This Accessible Tech Hackathon was aimed at making the workplace more accessible for those with disabilities. It’s a prime example of using technology to make the world a better place. It’s tech for good.
It was held on 18-19 March and was a two-day hackathon at Google Campus. Hackathon groups partnered with specific social enterprises to solve accessibility issues they’re facing.
The Accessible Tech Hackathon was for both professionals and students/recent graduates passionate about accessible design, assistive technologies, IoT, and employment. It focused on Internet of Things, mobile, Web, UX/UI/AI, Service Design or desktop solutions, or something in between, and hardware.
Over the course of the hackathon, participants brainstormed, designed, and created prototype solutions for their social enterprise. Participants had to submit their pitches to a jury and then the judges selected a winner.
Here is a list of the participating teams.
Their idea makes office environments more accessible with a phone app.
New environments pose a challenge to anyone. But for those with visual impairments, the challenges are even greater, often requiring individuals to rely on the help of others until they learn the layouts. Environments also change all the time, often offering visual only cues such as signs to indicate changes.
iBeacons could be used to broadcast new layouts, rooms, objects and even hazards to those with the app installed on their phone. The beacons can alert you that you are within certain distances of where you need to go, tell you what is nearby, and highlighting any obstacles along the way.
Speech Operated Communication Kit. It can be installed on any team communication channel such as Slack or Skype for Business.
It makes office-based communication more accessible for those who may be unable to type into these systems and can be operated using voice only.
They are helping people with learning disabilities to get to work more safely and become more independent using VR technology.
They will be travel trained to get to work using a computer-based game to help them learn the hazards and issues along the way in the real world.
Workplaces are a nightmare if you can’t see. Team Swedish Mafia aim to solve this problem by using the latest technology to map the environment for people with disabilities.
Their product helps visually-impaired or blind people access visual data using a Gopro. The Gopro can stream the images to the user’s iPhone and translate it to audio format.
Most recruitment agencies are only accessible to candidates who are 100% able.
They came up with an idea for a recruitment agency for candidates with disabilities using task-matching system.
Team Beacon included Elizabeth Chesters, Lora, Funmi Adewodu, Eddie Jaoude, Erika Pheby and HJ, who won the overall competition for their idea. They came up with a really simple concept that can be applied to many other situations to support all workers.
It has good potential for public spaces and institutions, giving the product an instant global market to tap into. It would be easy to deploy within a small budget.
Team Independence_VR was made up of Mark Gilbert, Dean Kostov, Marios Georgiou, Marek Keram and Vsemcheva. Independence_VR ended up the Intel Edison Winner for their use of the Intel Edison, a solution designed to lower the barriers to entry for quick prototyping and productizing the connected computing devices (Internet of Things).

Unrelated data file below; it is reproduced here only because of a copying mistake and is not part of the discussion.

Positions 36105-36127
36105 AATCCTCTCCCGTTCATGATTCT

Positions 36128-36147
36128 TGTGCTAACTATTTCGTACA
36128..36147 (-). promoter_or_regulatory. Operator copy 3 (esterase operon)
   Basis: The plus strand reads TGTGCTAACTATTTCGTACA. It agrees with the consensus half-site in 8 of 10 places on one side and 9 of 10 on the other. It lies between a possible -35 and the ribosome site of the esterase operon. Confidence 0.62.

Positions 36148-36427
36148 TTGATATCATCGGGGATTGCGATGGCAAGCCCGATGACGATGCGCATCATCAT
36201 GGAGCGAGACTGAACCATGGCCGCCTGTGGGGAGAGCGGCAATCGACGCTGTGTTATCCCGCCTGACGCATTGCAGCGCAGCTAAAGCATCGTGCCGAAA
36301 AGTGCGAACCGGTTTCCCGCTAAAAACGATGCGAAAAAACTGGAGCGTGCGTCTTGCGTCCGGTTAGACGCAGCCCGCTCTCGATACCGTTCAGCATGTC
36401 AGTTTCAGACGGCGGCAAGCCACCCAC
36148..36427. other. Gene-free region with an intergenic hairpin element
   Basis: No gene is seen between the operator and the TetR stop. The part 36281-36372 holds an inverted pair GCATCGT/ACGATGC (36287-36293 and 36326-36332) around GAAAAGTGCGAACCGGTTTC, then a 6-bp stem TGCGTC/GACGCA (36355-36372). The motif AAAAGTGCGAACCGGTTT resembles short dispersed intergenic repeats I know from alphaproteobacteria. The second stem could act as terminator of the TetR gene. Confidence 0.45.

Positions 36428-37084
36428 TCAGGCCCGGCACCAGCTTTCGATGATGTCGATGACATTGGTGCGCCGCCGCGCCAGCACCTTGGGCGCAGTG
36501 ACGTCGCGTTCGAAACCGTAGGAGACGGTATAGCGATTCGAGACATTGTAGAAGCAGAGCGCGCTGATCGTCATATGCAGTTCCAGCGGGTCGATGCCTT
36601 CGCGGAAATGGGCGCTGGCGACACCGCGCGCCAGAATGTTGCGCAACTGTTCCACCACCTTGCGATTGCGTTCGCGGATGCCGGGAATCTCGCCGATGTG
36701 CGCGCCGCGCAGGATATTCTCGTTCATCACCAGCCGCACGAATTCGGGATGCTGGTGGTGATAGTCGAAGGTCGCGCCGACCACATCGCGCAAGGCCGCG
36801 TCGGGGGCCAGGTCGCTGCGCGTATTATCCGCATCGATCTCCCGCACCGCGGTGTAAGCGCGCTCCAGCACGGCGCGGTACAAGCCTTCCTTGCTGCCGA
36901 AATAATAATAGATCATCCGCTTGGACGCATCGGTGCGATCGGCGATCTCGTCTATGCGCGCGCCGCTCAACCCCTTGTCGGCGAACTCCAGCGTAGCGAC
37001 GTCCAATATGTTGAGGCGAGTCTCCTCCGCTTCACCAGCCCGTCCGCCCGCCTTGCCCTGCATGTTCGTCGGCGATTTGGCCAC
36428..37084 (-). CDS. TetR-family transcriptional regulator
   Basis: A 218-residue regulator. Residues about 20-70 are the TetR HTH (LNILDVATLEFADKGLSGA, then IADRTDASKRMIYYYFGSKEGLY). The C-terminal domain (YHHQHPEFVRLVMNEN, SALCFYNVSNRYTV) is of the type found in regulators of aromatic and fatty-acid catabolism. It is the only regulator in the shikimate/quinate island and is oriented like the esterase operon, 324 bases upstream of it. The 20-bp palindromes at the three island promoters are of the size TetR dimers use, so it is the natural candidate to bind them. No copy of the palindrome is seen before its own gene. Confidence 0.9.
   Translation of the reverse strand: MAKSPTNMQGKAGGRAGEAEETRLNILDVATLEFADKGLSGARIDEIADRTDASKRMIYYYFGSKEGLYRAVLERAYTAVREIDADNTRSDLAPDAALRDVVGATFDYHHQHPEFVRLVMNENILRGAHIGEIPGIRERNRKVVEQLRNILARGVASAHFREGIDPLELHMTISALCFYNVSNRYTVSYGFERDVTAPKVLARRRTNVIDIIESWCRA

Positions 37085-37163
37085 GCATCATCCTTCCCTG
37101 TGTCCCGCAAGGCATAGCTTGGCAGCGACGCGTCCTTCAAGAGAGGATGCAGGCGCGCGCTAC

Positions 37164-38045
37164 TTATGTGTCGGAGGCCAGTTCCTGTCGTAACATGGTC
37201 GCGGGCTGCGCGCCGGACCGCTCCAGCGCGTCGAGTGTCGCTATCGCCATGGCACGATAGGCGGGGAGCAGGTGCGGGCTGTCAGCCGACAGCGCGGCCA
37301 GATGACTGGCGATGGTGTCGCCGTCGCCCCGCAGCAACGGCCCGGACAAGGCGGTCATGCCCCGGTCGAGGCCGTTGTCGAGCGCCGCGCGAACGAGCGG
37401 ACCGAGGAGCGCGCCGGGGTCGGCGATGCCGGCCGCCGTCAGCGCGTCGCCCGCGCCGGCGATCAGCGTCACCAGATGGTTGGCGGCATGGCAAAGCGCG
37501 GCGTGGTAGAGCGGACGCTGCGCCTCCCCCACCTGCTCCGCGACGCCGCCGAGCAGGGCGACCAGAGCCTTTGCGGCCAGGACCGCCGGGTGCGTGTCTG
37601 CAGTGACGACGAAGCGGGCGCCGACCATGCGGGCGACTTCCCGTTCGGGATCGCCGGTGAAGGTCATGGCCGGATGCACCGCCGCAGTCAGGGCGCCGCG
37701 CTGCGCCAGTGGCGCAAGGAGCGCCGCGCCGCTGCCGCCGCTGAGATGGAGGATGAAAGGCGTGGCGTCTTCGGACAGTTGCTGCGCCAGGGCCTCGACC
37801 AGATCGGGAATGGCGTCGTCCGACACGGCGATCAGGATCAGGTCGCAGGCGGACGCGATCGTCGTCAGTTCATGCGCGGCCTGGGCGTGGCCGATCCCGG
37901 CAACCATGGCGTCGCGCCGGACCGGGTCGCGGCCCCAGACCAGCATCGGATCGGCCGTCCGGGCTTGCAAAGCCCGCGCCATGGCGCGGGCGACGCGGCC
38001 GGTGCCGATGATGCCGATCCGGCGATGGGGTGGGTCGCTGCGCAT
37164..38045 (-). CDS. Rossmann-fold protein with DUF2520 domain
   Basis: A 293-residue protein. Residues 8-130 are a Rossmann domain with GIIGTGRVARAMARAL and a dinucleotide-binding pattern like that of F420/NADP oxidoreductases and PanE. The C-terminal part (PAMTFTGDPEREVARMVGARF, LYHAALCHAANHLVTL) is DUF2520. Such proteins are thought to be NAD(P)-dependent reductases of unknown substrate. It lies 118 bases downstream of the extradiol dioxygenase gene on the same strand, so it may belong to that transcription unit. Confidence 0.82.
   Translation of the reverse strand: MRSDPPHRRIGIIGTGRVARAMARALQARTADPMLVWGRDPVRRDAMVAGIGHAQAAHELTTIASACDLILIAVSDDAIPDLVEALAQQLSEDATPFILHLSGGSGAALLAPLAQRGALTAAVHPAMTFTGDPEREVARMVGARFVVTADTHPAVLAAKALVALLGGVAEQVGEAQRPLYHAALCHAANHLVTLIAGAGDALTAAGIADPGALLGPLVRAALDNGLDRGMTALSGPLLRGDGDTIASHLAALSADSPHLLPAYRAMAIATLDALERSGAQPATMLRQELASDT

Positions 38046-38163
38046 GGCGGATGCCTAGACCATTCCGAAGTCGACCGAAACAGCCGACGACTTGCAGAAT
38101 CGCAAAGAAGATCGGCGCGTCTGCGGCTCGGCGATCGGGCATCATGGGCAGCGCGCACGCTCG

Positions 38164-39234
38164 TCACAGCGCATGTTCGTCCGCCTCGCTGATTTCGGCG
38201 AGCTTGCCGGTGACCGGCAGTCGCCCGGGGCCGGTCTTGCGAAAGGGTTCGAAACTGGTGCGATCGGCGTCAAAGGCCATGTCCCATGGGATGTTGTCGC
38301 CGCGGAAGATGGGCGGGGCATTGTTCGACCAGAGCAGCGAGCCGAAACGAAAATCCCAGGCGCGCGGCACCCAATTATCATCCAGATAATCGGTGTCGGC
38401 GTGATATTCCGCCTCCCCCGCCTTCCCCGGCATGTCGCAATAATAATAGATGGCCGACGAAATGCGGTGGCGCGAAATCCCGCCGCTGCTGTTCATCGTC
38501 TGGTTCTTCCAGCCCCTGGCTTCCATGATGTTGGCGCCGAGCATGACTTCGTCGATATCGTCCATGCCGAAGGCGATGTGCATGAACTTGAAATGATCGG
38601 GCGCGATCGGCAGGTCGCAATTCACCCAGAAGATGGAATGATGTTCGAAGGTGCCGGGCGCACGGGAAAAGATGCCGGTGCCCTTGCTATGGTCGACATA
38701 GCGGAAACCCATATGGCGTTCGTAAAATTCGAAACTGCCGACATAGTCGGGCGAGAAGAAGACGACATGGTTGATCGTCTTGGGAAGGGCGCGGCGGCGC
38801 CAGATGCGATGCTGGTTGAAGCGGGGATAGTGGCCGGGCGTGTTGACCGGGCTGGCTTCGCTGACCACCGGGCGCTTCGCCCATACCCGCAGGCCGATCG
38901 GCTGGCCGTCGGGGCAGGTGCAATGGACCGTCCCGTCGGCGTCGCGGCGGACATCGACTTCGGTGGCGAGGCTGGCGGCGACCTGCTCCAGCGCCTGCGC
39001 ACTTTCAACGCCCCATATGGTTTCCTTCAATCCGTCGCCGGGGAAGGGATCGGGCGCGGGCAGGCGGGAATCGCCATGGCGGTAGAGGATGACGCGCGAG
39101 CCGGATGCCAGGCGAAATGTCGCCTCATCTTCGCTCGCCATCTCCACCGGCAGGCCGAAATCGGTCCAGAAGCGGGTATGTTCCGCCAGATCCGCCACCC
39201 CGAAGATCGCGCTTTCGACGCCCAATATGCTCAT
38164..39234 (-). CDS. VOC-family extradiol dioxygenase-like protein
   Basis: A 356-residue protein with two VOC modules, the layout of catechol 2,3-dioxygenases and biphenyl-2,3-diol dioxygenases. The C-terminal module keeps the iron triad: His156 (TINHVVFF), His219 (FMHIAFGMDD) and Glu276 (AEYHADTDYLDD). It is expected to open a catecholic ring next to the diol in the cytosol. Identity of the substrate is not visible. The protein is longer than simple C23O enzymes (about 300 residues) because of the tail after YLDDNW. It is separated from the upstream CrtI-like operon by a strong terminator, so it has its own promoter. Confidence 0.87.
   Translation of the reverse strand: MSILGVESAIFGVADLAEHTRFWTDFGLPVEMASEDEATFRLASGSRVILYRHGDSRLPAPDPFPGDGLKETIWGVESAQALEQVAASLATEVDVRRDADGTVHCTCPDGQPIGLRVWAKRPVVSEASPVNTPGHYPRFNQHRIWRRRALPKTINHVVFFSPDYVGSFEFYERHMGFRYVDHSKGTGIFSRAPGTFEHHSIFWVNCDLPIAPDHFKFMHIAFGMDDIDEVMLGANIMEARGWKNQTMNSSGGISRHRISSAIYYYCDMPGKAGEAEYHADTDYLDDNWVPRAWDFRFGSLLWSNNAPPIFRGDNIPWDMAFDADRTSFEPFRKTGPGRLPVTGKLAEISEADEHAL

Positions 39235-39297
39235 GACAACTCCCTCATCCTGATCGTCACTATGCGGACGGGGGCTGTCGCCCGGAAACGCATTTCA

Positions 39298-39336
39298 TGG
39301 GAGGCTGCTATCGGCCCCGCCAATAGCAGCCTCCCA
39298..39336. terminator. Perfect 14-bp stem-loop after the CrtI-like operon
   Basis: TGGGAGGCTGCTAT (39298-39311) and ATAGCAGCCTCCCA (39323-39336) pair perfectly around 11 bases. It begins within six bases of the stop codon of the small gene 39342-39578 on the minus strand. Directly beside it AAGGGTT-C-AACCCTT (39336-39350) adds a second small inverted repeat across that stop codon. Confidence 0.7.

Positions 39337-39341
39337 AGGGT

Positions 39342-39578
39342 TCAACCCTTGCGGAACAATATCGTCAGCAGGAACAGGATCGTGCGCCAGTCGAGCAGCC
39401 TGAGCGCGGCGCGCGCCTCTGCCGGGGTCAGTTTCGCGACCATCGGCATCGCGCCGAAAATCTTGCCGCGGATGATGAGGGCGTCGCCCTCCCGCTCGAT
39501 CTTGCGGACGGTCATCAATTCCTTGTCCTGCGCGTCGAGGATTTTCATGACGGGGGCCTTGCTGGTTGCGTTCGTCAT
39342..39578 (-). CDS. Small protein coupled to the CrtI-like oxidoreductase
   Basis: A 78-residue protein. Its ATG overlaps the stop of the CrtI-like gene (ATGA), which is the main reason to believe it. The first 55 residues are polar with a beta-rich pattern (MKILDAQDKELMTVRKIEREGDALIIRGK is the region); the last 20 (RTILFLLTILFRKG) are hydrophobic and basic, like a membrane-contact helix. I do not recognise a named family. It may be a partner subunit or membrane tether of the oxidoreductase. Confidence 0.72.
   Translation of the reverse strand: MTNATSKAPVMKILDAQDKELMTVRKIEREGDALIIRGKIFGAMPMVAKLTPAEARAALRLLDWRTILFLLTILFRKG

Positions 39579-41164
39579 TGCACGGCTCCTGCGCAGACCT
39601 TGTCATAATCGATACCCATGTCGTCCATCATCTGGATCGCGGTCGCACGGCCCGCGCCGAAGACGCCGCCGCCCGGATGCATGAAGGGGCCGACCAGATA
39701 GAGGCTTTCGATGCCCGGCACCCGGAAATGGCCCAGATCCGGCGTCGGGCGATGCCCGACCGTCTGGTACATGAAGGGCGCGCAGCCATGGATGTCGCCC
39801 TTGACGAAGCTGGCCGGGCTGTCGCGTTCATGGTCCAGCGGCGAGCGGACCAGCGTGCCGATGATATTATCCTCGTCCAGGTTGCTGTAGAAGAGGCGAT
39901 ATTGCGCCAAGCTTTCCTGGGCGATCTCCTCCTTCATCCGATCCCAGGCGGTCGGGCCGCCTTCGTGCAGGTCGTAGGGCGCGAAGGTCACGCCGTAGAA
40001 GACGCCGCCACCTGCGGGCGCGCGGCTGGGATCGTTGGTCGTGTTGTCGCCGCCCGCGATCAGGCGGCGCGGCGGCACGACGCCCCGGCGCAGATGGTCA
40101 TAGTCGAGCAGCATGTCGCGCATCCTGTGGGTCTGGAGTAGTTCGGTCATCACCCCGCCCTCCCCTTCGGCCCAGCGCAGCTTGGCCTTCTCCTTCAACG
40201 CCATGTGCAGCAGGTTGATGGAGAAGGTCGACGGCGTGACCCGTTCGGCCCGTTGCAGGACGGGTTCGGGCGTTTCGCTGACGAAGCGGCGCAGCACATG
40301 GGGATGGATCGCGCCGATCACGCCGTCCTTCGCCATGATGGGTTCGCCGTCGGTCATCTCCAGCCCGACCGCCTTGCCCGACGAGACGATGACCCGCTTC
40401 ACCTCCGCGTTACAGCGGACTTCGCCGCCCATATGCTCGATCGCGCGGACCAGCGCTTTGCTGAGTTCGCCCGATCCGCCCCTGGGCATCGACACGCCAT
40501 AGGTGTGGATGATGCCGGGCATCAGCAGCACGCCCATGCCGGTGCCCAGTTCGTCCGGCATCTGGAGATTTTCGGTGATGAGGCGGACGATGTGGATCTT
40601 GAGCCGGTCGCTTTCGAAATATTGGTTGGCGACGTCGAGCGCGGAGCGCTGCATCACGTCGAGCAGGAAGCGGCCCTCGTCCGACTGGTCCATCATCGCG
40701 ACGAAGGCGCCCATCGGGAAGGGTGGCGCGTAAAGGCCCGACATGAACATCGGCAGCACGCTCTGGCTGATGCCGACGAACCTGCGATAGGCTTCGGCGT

They won because they centred their solution so clearly on this particular part of the work journey, which is applicable to other work environments. It has potential for use in the treatment of mental illness, such as desensitising agoraphobics. On the other hand, VR can never be used as a substitute for experience in the real world.
Team S.O.C.K.s included Yash Todar, Alcinda Lee, Samy Geronymos and Andy Howell. Their idea for making team communication tools more user-friendly was praised as a great concept, but seen as competing with software like Dragon NaturallySpeaking, which can already be used on both Slack and Skype.
Team MatchedForGood was made up of Bybreen Samuels, Aga Gajownik, Cristian Nica, Samantha Burke and Tan Zhenhui. Their idea was commended for offering training to employers who have had personal experience of ignorance and prejudice whilst job hunting.
They came up with another idea called MatchMaker using the Intel Edison which matched jobseekers with employers, called the ‘Tinder for employment’.
Johan Gustafson, Jason Davis, Mikael Holmgren and Olle Lundin from Team Swedish Mafia came up with an idea for a job-matching app in the non-Intel Edison category called WordMatch.
"It’s been awesome to see the environment turned digital with beacons, falls buzzed into oblivion, matched employers and employees, navigated hazards on the way to week, recognised colleagues’ faces, matched CVs to jobs via one button, and matching people at networking events!""
Accessible Tech is a voluntary initiative that generates bold solutions to enhance the quality of life for disabled people through the use of accessible technologies. They hold conferences, seminars, webinars and intensive 24hour and 48hour idea prototyping hackathons focused around a specific challenge.
For Accessible Tech Network events, they bring together a community of passionate people with relevant experience, ideas and skill sets. After evidence proves them successful, insights and solutions generated through events will be recorded into a policy, product, device, service or environment.